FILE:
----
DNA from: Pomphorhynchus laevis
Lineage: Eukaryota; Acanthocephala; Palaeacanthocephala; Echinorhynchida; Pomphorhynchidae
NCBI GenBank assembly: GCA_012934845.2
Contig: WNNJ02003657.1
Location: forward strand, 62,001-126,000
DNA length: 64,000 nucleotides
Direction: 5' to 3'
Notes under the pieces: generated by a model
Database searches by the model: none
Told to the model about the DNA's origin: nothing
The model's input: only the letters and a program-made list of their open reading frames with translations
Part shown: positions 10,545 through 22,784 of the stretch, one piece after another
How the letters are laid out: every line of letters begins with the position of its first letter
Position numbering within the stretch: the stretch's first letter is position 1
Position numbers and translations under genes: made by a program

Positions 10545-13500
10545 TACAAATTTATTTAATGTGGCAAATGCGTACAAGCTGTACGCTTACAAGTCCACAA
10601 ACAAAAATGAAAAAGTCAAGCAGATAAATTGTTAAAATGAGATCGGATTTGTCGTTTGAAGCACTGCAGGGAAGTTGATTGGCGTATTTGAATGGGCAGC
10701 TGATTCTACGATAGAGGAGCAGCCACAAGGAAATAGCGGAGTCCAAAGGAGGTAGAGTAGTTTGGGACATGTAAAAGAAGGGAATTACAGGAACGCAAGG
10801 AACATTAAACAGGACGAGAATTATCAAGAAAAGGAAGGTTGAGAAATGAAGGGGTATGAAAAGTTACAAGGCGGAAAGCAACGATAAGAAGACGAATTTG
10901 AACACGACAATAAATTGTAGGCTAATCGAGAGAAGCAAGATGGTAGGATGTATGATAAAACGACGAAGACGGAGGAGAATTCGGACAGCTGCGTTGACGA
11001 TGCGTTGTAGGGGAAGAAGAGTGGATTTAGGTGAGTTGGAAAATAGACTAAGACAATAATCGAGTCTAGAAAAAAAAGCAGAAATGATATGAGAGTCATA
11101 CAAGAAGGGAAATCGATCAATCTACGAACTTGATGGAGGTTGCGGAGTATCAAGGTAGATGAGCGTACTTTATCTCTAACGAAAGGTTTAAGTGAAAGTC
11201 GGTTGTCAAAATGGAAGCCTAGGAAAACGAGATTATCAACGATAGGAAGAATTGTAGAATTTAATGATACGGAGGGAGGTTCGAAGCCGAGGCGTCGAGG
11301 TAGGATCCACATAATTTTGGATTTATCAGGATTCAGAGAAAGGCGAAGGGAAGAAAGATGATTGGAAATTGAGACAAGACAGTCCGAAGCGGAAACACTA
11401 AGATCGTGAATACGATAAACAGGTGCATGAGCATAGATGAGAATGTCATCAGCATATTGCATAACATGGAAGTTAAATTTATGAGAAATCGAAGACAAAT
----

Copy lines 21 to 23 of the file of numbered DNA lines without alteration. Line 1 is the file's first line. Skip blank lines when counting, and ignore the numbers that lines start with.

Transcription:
10901 AACACGACAATAAATTGTAGGCTAATCGAGAGAAGCAAGATGGTAGGATGTATGATAAAACGACGAAGACGGAGGAGAATTCGGACAGCTGCGTTGACGA
11001 TGCGTTGTAGGGGAAGAAGAGTGGATTTAGGTGAGTTGGAAAATAGACTAAGACAATAATCGAGTCTAGAAAAAAAAGCAGAAATGATATGAGAGTCATA
11101 CAAGAAGGGAAATCGATCAATCTACGAACTTGATGGAGGTTGCGGAGTATCAAGGTAGATGAGCGTACTTTATCTCTAACGAAAGGTTTAAGTGAAAGTC